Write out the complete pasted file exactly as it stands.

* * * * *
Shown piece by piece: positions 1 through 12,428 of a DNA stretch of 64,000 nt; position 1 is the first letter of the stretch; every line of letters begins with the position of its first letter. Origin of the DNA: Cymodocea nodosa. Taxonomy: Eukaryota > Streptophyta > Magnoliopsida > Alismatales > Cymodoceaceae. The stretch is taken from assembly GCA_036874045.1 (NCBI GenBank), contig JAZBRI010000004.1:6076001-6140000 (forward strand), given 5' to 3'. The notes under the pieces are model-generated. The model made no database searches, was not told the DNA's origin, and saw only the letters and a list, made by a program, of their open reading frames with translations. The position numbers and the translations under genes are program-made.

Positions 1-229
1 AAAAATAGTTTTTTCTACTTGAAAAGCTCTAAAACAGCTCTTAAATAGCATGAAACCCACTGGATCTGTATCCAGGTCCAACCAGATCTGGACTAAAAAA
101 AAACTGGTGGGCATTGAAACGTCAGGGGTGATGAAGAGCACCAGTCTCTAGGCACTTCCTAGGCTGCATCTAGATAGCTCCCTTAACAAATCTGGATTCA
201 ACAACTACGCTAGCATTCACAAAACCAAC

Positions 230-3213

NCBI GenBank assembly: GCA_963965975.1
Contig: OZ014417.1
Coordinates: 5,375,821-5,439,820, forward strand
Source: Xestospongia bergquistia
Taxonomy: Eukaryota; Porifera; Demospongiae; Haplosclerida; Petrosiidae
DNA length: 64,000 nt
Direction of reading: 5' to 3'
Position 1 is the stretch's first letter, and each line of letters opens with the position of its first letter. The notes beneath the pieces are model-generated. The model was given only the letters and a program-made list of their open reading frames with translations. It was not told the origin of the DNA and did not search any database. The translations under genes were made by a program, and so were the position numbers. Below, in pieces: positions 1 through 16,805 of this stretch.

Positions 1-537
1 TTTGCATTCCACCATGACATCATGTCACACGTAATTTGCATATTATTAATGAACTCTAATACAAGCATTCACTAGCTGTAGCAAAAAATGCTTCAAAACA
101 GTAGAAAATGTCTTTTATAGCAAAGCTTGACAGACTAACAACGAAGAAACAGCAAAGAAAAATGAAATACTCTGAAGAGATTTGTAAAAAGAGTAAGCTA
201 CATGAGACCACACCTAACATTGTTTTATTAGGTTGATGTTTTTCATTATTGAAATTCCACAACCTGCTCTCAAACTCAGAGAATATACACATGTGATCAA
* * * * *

Shown piece by piece: positions 1 through 12,428 of a DNA stretch of 64,000 nt; position 1 is the first letter of the stretch; every line of letters begins with the position of its first letter. Origin of the DNA: Cymodocea nodosa. Taxonomy: Eukaryota > Streptophyta > Magnoliopsida > Alismatales > Cymodoceaceae. The stretch is taken from assembly GCA_036874045.1 (NCBI GenBank), contig JAZBRI010000004.1:6076001-6140000 (forward strand), given 5' to 3'. The notes under the pieces are model-generated. The model made no database searches, was not told the DNA's origin, and saw only the letters and a list, made by a program, of their open reading frames with translations. The position numbers and the translations under genes are program-made.

Positions 1-229
1 AAAAATAGTTTTTTCTACTTGAAAAGCTCTAAAACAGCTCTTAAATAGCATGAAACCCACTGGATCTGTATCCAGGTCCAACCAGATCTGGACTAAAAAA
101 AAACTGGTGGGCATTGAAACGTCAGGGGTGATGAAGAGCACCAGTCTCTAGGCACTTCCTAGGCTGCATCTAGATAGCTCCCTTAACAAATCTGGATTCA
201 ACAACTACGCTAGCATTCACAAAACCAAC

Positions 230-3213

NCBI GenBank assembly: GCA_963965975.1
Contig: OZ014417.1
Coordinates: 5,375,821-5,439,820, forward strand
Source: Xestospongia bergquistia
Taxonomy: Eukaryota; Porifera; Demospongiae; Haplosclerida; Petrosiidae
DNA length: 64,000 nt
Direction of reading: 5' to 3'
Position 1 is the stretch's first letter, and each line of letters opens with the position of its first letter. The notes beneath the pieces are model-generated. The model was given only the letters and a program-made list of their open reading frames with translations. It was not told the origin of the DNA and did not search any database. The translations under genes were made by a program, and so were the position numbers. Below, in pieces: positions 1 through 16,805 of this stretch.

Positions 1-537
1 TTTGCATTCCACCATGACATCATGTCACACGTAATTTGCATATTATTAATGAACTCTAATACAAGCATTCACTAGCTGTAGCAAAAAATGCTTCAAAACA
101 GTAGAAAATGTCTTTTATAGCAAAGCTTGACAGACTAACAACGAAGAAACAGCAAAGAAAAATGAAATACTCTGAAGAGATTTGTAAAAAGAGTAAGCTA
201 CATGAGACCACACCTAACATTGTTTTATTAGGTTGATGTTTTTCATTATTGAAATTCCACAACCTGCTCTCAAACTCAGAGAATATACACATGTGATCAA